A Note From Brenda

My road. My story. My hope. 

Trust the timing of life and don't wait for the right time. Go for it. 
I didn’t go straight to university and medical school. I became a laboratory technologist and then returned to learning as a mature student after a divorce and sensing my body’s first hints at what would become the deep depths of infertility. My path led me to medicine, and I became a medical doctor at the age of 34 and a radiologist with two subspecialty fellowships at the age of 41. I re-married, found my life partner and became a mother at the age of 48 through adoption.  Some things have to end for better things to begin. 

I have a great position in a growing city in one of the most beautiful places in Canada. But as the world made its way through 2020 and 2021, I found myself burning out. I was a new, older mom, running three clinics through the first year of the pandemic. I would work 8-12 hours a day, come home put my daughter to sleep, and then spend the rest of the night dealing with issues coming out of the clinics and the impacts of COVID-19. We moved my elderly parents in the early months of the pandemic as they were dealing with physical and subsequent mental issues. I have had close friendships change and fade away, and after my father-in-law passed away, my daughter and I watched his funeral on Zoom from afar. I felt disconnected, isolated, faceless and, at times, overwhelmed and inept.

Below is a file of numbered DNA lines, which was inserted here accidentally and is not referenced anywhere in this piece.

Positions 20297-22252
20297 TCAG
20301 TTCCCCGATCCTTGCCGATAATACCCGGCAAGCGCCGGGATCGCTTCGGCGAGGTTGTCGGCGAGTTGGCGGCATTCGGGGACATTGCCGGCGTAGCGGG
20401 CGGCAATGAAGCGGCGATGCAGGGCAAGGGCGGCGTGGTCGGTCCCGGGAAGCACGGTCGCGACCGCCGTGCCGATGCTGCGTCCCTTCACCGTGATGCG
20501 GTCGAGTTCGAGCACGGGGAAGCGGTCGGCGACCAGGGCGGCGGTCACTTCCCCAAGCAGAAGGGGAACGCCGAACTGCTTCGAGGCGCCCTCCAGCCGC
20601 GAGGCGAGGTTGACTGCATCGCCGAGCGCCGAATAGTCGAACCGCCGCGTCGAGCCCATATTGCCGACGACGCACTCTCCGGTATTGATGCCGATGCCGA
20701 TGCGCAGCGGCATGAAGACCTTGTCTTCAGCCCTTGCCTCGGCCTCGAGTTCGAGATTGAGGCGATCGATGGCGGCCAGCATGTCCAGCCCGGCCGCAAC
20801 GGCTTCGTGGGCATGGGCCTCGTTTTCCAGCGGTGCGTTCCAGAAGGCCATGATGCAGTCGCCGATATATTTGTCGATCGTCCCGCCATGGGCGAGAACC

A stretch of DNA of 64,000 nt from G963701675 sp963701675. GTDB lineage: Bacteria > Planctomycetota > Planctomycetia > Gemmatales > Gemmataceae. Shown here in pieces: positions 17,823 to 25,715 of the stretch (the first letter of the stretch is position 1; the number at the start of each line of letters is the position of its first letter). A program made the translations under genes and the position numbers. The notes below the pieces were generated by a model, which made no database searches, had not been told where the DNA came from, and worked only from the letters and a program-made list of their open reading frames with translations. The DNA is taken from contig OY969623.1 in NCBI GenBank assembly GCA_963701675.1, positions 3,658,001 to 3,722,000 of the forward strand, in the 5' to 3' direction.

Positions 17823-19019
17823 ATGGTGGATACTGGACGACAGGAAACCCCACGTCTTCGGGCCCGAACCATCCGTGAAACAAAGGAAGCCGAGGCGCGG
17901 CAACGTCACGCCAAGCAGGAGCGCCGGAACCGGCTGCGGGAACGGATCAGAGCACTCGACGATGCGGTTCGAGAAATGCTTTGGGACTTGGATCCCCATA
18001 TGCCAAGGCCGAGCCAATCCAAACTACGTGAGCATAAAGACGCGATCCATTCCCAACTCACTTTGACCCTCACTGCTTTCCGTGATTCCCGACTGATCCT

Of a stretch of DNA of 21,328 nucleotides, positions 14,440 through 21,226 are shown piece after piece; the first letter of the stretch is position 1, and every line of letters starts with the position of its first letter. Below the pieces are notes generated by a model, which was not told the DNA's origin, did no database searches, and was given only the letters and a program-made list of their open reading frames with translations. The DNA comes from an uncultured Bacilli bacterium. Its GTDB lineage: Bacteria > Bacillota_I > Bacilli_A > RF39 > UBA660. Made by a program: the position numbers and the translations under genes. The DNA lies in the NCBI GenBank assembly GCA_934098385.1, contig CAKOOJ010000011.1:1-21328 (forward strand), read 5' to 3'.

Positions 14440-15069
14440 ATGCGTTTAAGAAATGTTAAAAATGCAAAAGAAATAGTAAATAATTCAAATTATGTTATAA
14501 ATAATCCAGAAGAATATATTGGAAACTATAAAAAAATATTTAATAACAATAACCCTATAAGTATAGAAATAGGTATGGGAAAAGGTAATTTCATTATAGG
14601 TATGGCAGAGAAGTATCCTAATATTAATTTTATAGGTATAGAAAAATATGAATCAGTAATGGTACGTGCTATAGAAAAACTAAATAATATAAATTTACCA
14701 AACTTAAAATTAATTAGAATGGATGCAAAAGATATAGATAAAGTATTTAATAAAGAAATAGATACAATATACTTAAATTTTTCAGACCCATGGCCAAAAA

We all have our stories and hardships. I know I was and am not alone. The pandemic shifted our thoughts, goals, systems, and identities.

I knew I needed to take charge and do something. I wasn’t going to succumb. So, I focused on adapting and placing boundaries, as well as working my physical, mental and emotional health. I worked with a fitness accountability coach, listened to audiobooks while I ran each morning, incorporated EFT and attended clinical counselling. I let go of old, negative beliefs and relationships. I started attending an online female physician leadership and mentoring program called the Raft. 
With the fitness accountability program, I was encouraged to do some cardio every day. So, I started running. It wasn’t easy, but after about a month, it just felt so good. That session of cardio was my self-time. I could free my mind of stresses, allow my mind to be creative, and at the same time my body got stronger and more energetic.
Tapping calmed my anxiety, helped me confront past traumas, address my imposter syndrome, and rekindle my self-love and assert self-worth. I practice daily affirmations and gratitude with positive psychology and cognitive behavioural therapy. My circle of friends is smaller but stronger and my emotional health has improved.  I find there is bravery in being soft. 

I was late to social media but started using Instagram to share my journey with hopes I would empower and encourage others to start their own journey of self-care. But I also shared my love to create, organize, and celebrate. And oh, how the details are my passion! It is through Instagram and the recognition of our similar shared passions through our posts, how Carolyn and I reconnected and bonded. Our connection is special and unique. I am so grateful.
  
Many ask how I do all that I do. My husband calls me "relentless." After the death of my brother, I strive to live a full and satisfying life. Having strong routines and implementing healthy habits allow me the energy to do what I do (I can't emphasize that enough), but they also give me the courage to go after my dreams and goals and to practice self care and self love. 

 

A Note From Brenda
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